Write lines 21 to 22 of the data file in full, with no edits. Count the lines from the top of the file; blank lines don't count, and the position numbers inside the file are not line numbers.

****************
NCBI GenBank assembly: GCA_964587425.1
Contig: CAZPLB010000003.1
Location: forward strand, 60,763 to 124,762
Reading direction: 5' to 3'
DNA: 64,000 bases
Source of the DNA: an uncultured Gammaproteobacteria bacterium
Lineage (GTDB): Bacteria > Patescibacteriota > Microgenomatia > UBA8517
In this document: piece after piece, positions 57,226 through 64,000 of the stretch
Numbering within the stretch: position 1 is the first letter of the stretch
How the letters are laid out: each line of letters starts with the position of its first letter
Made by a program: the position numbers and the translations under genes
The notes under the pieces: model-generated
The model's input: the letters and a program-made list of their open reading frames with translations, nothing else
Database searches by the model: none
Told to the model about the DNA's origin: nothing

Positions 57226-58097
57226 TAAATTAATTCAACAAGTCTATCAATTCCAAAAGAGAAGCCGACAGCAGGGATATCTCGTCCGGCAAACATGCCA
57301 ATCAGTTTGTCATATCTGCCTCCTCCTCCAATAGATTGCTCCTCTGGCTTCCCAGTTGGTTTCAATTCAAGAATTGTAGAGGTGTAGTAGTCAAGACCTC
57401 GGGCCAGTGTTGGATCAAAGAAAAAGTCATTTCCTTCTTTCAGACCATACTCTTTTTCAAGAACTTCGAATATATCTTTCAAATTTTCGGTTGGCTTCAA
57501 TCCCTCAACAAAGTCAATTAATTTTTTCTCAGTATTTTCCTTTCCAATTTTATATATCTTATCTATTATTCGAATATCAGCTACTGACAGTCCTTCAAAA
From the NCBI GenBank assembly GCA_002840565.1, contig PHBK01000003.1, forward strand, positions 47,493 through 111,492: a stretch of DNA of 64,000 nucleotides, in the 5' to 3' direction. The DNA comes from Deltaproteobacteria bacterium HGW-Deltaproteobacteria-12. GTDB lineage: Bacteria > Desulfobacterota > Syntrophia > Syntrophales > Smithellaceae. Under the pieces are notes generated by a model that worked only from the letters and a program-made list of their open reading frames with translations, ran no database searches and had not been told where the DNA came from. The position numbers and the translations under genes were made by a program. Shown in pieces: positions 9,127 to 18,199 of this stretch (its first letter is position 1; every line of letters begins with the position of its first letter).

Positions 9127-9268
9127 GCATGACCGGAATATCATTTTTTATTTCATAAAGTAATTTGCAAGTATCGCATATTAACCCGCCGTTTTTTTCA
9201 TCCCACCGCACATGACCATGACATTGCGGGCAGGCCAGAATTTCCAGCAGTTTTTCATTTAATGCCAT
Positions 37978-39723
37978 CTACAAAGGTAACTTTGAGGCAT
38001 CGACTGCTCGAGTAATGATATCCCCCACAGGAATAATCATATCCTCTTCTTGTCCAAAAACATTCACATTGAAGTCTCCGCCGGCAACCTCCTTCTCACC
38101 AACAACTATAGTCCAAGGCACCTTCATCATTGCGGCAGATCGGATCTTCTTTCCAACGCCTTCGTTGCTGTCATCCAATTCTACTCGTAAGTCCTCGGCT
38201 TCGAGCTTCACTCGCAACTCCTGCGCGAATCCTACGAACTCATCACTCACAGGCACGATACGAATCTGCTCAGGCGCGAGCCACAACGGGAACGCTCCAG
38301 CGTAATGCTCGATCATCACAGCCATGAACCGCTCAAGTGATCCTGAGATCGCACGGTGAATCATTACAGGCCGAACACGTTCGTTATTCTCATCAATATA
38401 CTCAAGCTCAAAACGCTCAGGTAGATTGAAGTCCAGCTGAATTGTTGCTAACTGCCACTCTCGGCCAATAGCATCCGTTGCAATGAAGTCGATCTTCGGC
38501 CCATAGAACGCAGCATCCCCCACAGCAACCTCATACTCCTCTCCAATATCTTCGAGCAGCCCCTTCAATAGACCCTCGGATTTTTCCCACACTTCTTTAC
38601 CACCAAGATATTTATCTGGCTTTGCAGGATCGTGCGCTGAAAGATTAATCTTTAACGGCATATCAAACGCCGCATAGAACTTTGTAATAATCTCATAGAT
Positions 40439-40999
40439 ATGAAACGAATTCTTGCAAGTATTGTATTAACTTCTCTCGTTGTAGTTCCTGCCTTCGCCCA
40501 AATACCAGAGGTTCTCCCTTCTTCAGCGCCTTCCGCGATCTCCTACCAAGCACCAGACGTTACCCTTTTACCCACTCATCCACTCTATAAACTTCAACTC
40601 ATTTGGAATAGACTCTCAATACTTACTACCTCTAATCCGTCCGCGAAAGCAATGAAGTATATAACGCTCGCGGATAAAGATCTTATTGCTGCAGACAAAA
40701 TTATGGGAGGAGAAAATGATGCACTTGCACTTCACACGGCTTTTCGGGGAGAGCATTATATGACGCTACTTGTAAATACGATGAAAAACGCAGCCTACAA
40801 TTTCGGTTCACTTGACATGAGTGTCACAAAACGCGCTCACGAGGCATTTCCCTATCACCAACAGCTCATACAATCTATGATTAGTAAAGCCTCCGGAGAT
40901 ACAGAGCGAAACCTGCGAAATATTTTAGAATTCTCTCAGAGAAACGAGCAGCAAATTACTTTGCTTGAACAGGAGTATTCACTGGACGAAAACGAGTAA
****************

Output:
From the NCBI GenBank assembly GCA_002840565.1, contig PHBK01000003.1, forward strand, positions 47,493 through 111,492: a stretch of DNA of 64,000 nucleotides, in the 5' to 3' direction. The DNA comes from Deltaproteobacteria bacterium HGW-Deltaproteobacteria-12. GTDB lineage: Bacteria > Desulfobacterota > Syntrophia > Syntrophales > Smithellaceae. Under the pieces are notes generated by a model that worked only from the letters and a program-made list of their open reading frames with translations, ran no database searches and had not been told where the DNA came from. The position numbers and the translations under genes were made by a program. Shown in pieces: positions 9,127 to 18,199 of this stretch (its first letter is position 1; every line of letters begins with the position of its first letter).

Positions 9127-9268